The proportion of Albertans who are adequately immunized has consistently fallen below provincial targets, leading a University of Lethbridge graduate student to study why some parents choose to reject medical vaccines for their children.
Jillian King (BSc ’12) is exploring the decisions of some families living in or near Lethbridge on whether or not to immunize their children against afflictions such as measles, mumps, rubella and other preventable infectious diseases. She is interested in the attitudes of both pro- and anti-vaccination families, as well as the biomedical alternatives being pursued by those who choose not to immunize.
“This is something that public health officials are concerned about, so I want to explore why parents are choosing to explore more natural ways of dealing with immune health as opposed to getting immunizations,” says King on the eve of the World Health Organization’s World Immunization Week (Apr. 24-30).
In her research, King, who works with supervisor Steve Ferzacca of the Deprtment of Anthropology, plans to interview a total of 20 parents of children under age 6 who either support or oppose immunization. Having already interviewed 15 parents, her preliminary findings have indicated that some parents who now oppose immunization have had a health issue with a first child that they perceive to have been caused by a vaccine, thus preventing them from immunizing subsequent children. Others have reported that they believe in the disease-fighting powers of natural interventions, such as chiropractic care, vitamins and a healthy diet.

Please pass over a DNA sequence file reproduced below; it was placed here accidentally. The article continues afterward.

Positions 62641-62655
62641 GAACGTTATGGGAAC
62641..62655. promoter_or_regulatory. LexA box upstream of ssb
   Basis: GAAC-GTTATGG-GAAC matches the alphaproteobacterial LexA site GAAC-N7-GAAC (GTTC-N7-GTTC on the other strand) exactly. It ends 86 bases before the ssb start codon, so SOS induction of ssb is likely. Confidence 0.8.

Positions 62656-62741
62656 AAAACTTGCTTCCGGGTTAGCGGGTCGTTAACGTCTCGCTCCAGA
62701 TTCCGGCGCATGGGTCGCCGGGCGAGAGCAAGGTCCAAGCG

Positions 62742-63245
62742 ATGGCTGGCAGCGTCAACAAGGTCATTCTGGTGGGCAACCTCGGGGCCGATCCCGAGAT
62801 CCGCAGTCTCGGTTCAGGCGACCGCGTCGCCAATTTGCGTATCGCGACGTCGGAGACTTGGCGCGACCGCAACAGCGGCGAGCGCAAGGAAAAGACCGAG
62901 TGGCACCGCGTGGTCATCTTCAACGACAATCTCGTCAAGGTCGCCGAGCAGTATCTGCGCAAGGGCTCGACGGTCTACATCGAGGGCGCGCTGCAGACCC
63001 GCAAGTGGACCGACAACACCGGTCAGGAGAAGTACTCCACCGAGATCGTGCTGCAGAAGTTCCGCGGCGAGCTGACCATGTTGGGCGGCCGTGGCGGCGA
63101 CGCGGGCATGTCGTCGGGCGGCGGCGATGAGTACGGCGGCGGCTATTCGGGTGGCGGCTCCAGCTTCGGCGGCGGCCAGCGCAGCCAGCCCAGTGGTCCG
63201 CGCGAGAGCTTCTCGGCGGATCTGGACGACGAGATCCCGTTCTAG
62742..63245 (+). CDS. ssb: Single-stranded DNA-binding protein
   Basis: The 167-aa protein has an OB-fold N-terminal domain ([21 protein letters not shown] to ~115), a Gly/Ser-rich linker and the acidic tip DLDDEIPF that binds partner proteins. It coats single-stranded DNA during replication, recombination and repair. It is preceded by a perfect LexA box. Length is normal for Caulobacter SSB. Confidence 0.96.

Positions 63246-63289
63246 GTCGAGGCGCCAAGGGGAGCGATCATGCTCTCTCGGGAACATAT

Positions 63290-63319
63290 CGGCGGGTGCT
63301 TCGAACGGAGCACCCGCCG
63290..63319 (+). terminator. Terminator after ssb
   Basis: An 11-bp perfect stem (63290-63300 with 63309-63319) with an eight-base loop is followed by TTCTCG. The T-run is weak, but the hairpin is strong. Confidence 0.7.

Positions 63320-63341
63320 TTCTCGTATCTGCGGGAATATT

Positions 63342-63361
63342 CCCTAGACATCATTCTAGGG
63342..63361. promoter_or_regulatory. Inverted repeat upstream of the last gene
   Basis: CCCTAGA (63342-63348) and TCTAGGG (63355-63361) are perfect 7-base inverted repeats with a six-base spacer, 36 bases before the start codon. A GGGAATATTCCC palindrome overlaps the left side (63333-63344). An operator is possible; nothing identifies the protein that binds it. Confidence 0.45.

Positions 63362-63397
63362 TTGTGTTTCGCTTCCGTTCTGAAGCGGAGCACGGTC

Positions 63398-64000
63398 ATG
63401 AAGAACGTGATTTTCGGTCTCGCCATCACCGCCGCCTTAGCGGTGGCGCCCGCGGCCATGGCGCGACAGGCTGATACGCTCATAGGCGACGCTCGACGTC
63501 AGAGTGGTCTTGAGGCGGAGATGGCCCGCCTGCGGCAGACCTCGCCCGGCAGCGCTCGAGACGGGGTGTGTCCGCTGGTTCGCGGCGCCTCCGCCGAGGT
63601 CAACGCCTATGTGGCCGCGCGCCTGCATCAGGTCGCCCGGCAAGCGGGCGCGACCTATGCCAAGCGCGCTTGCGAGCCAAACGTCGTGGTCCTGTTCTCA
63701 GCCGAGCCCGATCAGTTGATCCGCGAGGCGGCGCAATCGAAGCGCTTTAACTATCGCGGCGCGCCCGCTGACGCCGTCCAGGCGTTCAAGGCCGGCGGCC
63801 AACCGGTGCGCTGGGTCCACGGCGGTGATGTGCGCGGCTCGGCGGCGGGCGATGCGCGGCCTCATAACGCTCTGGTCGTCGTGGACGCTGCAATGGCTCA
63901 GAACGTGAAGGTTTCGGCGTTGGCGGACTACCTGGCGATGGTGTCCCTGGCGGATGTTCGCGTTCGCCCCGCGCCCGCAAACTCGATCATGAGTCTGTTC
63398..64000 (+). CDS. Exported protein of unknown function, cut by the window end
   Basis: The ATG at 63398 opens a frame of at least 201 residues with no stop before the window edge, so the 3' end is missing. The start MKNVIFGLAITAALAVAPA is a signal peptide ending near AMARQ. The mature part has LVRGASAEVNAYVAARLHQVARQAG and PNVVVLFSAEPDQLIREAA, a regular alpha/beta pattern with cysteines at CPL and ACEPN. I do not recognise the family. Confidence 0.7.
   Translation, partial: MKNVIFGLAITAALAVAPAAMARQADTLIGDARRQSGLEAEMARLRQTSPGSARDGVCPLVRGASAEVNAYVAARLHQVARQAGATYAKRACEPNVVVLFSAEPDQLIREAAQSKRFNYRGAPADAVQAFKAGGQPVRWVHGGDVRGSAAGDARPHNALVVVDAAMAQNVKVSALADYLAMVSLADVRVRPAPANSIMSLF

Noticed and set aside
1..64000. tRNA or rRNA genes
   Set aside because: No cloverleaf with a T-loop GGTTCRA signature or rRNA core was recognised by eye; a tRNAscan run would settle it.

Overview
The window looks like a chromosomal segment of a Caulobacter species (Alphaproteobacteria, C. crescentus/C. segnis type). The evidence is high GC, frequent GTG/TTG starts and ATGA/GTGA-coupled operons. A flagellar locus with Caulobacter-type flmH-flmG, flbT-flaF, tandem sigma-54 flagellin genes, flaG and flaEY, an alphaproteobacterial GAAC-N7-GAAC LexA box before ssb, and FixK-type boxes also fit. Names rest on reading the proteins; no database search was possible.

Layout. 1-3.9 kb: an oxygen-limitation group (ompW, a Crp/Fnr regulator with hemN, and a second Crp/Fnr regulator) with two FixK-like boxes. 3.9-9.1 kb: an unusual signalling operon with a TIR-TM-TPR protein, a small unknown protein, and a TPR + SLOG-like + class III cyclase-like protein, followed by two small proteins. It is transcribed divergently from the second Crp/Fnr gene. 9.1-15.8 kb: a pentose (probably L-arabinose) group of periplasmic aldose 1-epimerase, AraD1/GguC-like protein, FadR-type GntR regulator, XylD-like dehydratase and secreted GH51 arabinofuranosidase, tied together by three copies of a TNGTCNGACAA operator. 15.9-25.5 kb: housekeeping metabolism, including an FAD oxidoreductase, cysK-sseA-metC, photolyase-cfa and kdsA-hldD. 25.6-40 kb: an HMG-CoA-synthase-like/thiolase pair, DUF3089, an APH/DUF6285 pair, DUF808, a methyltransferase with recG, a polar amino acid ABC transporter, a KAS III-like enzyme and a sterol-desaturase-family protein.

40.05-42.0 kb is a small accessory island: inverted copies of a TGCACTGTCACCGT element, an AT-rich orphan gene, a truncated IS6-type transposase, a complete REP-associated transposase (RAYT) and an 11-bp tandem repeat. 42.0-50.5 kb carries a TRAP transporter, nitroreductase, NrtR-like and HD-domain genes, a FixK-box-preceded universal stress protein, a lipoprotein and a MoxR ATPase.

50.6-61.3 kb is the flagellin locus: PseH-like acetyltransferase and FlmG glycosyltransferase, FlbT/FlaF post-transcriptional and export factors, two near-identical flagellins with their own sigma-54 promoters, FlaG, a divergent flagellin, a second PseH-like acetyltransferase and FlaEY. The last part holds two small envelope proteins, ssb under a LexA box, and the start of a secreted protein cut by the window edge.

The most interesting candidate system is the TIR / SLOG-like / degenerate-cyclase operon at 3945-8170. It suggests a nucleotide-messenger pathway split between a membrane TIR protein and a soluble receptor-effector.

“I think there is a lot of misunderstanding and possibly misrepresentation about this issue,” says King. “So I think it’s useful to have an understanding of the parental perceptions and practices, and to add an ethnographic perspective to the literature.”
King is completing an Individualized Multi-Disciplinary Master of Arts degree, having previously completed a bachelor’s degree in psychology and religious studies. A Calgary native, her interest in medical anthropology was sparked by an undergraduate anthropology course. She now works closely with the U of L’s Institute for Child and Youth Studies (I-CYS) to bring a multidisciplinary approach to her research.
“Being part of I-CYS has been really useful, because I’ve been able to learn from experienced professors from other disciplines, including those involved with child immune studies,” says King. “I think we often get stuck in the thinking of our own disciplines, and being a part of I-CYS helps you think about your research from different perspectives.”
King would like to see her research add something different to the literature that currently exists. She plans to get at why parents are deciding whether or not to immunize their children, instead of merely identify the groups who don’t. She also plans to publish her findings in academic journals and will also disseminate her research in upcoming local and global academic conferences.
For more on research at the University of Lethbridge, follow this link.